MiMo Preservation in North BeachSeptember 9, 2013
Ah, the Golden era of Miami Beach…. It was the mid 1940’s, and the South Beach Art Deco District was significantly present & built. North Beach offered development opportunities to young and emerging architects looking to place their mark on the Post War Modernist Movement. With the help of some Starchitects like Norman Giller, Morris Lapidus, Melvin Grossman, Robert Swatburg, and others, our treasured MiMo District in North Beach was born.
To best describe MiMo design, think about the jets & automobiles of the era, mix in some fun like cheese holes and boomerangs, then add a bit of Sinatra, Davis, and Martin. New construction and development in South Florida was at an all time high, with newcomers calling Miami home, and tourists flocking to Miami Beach for the best entertainment under the sun. The Rat Pack performed often, and the Beatles played on the Ed Sullivan Show from the Deauville. The most recognized MiMo treasure would be the Fontainebleau Resort in Miami Beach, which has been used as the backdrop for several movies. Our favorite would have to be James Bond’s Goldfinger. (Click photo below to view short clip.)
Fast forward to Miami Beach in the early 2000’s, and we come upon a familiar scene. With South Beach’s Historic Art Deco District, mostly preserved and internationally recognized, Miami Beach looks on to save another treasure in their city, MiMo buildings. After the successful renovation of the Fontainebleau, the city created a guideline for MiMo restoration to assist property owners how to best preserve the MiMo architecture in North Beach. As MiMo buildings now average 65 years in age, many require some upgrades to meet current code. This helpful guideline makes recommendations for the following:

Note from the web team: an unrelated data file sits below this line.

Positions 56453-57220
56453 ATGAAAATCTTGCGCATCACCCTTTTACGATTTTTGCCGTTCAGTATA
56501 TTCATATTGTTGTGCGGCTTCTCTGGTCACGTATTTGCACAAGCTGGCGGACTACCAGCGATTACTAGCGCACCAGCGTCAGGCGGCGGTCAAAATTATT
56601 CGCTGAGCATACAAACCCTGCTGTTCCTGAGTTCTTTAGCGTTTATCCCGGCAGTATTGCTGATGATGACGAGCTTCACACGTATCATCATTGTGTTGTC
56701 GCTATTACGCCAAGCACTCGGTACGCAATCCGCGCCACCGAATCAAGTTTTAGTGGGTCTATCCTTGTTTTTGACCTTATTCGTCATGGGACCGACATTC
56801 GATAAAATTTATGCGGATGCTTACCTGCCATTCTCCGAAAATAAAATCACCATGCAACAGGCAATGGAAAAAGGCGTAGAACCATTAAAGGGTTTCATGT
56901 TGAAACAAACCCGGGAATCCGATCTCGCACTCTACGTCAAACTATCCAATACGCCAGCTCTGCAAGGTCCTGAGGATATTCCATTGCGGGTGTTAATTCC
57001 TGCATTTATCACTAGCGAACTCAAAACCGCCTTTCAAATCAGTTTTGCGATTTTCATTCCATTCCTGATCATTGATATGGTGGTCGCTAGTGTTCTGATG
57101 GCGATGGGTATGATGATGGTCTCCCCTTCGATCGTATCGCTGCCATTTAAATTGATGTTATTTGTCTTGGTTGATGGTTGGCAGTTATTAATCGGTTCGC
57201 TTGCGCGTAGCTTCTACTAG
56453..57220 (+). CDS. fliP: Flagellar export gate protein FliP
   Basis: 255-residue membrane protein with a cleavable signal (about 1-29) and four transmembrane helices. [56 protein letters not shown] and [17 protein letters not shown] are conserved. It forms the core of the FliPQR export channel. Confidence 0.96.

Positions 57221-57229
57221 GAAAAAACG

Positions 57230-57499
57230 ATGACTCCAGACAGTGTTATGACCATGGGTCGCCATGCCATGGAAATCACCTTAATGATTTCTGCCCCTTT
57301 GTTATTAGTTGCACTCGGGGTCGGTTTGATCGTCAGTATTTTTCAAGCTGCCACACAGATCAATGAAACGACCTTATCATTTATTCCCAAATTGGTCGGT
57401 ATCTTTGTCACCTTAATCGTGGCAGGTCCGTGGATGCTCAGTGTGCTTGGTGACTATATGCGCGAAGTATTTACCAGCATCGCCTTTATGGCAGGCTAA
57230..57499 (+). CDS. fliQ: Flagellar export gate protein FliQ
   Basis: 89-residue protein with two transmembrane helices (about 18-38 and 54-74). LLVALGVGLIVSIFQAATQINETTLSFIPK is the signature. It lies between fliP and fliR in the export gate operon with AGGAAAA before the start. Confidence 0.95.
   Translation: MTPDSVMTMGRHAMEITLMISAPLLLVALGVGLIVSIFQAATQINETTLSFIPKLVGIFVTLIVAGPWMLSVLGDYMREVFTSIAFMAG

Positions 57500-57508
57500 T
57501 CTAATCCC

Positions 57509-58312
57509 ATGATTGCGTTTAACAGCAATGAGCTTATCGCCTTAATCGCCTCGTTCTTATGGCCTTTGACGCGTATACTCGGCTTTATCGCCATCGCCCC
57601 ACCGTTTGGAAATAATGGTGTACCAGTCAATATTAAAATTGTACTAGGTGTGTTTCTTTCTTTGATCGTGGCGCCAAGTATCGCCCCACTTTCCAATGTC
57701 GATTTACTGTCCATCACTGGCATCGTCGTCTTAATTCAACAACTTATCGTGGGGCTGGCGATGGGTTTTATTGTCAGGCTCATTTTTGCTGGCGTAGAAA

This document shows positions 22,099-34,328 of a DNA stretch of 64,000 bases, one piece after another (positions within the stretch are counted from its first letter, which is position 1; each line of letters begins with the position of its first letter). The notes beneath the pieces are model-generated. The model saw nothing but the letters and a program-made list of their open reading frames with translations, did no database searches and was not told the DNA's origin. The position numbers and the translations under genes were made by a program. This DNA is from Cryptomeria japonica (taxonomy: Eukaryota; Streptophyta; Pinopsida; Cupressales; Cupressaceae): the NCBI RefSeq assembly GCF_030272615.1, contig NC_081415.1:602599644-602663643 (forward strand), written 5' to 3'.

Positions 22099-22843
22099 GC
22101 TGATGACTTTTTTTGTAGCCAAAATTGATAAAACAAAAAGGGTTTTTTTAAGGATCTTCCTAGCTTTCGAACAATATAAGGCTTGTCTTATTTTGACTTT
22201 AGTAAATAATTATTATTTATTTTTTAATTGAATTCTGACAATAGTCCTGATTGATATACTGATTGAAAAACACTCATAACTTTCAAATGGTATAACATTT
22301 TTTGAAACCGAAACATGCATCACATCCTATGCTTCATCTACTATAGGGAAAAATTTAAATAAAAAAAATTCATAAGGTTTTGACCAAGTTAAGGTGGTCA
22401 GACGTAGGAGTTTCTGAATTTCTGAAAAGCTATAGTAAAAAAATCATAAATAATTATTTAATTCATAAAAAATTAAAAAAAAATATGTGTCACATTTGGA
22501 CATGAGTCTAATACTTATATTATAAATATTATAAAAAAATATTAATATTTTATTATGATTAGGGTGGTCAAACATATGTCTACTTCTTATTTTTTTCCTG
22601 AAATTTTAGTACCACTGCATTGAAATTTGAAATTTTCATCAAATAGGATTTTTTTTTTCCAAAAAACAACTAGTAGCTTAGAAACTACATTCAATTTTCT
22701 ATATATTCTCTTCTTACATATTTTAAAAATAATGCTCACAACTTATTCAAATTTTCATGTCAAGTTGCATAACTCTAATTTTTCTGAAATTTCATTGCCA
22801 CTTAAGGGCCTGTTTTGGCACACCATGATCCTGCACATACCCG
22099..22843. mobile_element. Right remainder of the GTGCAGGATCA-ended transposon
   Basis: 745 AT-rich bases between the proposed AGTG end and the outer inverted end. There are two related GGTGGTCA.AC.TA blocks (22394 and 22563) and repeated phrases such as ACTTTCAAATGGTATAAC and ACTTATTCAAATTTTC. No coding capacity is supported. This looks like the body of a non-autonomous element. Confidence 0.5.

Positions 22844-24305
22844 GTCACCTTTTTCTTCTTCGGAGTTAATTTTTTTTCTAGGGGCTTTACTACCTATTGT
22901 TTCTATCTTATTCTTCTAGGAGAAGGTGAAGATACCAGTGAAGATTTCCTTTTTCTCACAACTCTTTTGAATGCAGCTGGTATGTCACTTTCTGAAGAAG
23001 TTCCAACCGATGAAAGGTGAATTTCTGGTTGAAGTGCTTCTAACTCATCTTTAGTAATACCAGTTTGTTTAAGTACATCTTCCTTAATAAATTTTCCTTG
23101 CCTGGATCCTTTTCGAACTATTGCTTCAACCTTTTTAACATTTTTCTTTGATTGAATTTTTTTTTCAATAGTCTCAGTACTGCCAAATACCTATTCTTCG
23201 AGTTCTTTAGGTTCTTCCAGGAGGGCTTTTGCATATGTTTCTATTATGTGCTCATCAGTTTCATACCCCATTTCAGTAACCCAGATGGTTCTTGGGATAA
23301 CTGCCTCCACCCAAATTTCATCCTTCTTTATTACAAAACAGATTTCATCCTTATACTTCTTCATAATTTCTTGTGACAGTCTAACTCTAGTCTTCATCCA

- Railing repair or replacement
- Exterior Lighting
- Window & door replacement
- Landscape design
- Roof replacement
One of the most interesting options available to a property owner considering MiMo Preservation in North Beach is to allow the development of unused FAR (Floor to Area Ratio – used to calculate build-able square feet on land) on a historic building. So long as a developer met MiMo guidelines on the design, she could essentially build another story on the existing structure. The new construction would still need to adhere to current code for new build, but this is a great alternative to trashing and demolishing a MiMo treasure and build all new construction. Property owners could make existing units larger by adding another story, and by reducing the number of units. Although this option has been available for almost a decade, no one has taken advantage of it in North Beach, until now.